“This is not about erasing history [...] this is about facing up to Britain’s colonial past”Chris Loades

A group of Jesus College alumni have written an open letter to the master of the College, supporting the College’s proposal to remove plaque of Vicar Tobias Rustat, who had involvement in the slave trade, from the college chapel.

The open letter shows support for the plaque to be relocated to a place “where it can be understood in its full context.”

Tobias Rustat, whose father attended Jesus College in the 1580s, was a significant benefactor to the College. He also had “financial and other” involvement in the Royal African Company (RAC), a slave trading company “over a substantial period of time including at the time when he donated to the College.”

Given Rustat’s involvement in the RAC, the letter states that the plaque is “completely incompatible with the Chapel and College as an inclusive space for the whole College community.”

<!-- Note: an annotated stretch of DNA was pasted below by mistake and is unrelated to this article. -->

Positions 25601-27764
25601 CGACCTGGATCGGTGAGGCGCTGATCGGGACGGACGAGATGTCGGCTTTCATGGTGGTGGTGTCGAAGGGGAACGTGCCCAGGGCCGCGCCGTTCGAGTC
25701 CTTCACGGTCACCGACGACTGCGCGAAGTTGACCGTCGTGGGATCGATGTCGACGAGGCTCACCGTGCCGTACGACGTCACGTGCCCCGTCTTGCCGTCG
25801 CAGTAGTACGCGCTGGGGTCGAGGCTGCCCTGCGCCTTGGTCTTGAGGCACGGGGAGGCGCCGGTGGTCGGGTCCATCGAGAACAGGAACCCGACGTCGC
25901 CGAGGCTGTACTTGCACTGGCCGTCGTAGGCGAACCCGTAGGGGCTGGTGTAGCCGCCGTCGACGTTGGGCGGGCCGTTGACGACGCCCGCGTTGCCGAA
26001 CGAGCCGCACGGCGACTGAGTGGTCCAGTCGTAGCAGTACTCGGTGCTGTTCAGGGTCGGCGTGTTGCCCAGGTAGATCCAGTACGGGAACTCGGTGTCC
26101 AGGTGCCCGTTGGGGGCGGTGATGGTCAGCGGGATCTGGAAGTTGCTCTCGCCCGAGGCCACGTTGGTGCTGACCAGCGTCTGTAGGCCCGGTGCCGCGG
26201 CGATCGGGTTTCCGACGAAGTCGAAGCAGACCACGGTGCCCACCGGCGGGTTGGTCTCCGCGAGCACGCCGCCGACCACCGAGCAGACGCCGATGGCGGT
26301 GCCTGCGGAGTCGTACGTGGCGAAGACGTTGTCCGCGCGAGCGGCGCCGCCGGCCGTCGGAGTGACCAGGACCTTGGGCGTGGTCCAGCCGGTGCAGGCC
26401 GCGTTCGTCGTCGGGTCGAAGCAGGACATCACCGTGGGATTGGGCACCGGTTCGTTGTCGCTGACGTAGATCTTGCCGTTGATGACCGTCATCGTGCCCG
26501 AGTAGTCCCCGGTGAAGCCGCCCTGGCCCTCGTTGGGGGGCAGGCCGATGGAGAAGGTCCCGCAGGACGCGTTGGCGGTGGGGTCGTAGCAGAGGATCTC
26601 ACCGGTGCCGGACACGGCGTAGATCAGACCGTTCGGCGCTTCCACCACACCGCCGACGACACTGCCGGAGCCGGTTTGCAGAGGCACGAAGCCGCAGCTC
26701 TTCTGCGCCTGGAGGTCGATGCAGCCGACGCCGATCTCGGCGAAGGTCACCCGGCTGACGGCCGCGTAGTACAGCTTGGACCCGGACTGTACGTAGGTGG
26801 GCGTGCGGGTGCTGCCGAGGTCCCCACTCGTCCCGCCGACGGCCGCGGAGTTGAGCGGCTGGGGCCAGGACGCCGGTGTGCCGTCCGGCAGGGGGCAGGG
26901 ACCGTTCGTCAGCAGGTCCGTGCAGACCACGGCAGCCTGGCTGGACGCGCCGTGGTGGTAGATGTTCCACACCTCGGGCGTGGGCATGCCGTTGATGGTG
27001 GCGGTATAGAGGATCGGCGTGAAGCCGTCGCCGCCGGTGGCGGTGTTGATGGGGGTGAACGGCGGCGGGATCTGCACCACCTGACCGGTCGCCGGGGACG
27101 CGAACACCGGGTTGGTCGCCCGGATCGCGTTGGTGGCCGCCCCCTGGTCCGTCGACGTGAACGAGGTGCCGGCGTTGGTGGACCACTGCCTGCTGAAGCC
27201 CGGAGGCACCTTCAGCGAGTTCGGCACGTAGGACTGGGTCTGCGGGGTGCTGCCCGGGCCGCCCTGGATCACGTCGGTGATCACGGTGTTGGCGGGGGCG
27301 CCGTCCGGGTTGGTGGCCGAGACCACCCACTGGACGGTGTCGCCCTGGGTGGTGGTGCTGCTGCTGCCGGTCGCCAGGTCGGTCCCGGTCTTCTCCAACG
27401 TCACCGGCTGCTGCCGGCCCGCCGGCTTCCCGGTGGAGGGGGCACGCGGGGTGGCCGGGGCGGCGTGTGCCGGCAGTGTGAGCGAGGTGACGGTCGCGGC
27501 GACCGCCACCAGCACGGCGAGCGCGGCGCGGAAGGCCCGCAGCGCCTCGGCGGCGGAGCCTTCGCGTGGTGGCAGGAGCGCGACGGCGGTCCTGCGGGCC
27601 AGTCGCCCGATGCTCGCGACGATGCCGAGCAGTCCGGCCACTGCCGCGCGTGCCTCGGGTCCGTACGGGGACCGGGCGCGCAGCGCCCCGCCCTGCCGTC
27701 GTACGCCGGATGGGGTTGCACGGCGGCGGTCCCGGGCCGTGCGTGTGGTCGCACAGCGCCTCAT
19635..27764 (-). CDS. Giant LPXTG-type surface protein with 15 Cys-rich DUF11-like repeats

Following the recommendation of its Legacy of Slavery Working Party (LSWP), the College announced in November 2020 that it had made a proposal to the Church of England authorities to remove Rustat’s memorial.

“We fully supported the recommendations from the legacy of slavery working party to remove the plaque from its current location as it represents a celebration of Rustat”, the letter states.

“This is not about erasing history”, it continues; “this is about facing up to Britain’s colonial past, understanding that times have changed and taking appropriate steps to contextualise artefacts and educate the community.”


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The letter also references the “number of alumni” who are in opposition to the College’s proposal and have used legal means to try to prevent the College from removing the memorial. The authors emphasise that they “want to make clear that these individuals do not speak for all alumni of Jesus College”.

It continues: “Over the last few years we have watched with interest as the College has embarked on the Legacy of Slavery Inquiry to address the College’s long-term legacies of slavery and colonialism. This work is long overdue and timely. It is important that the College faces up to all aspects of its history and takes the necessary steps to address it.”

“We will continue to voice our support for the removal of the plaque from Chapel to the relevant Church of England authorities to ensure that the College is able to take the necessary steps to fully address its history.”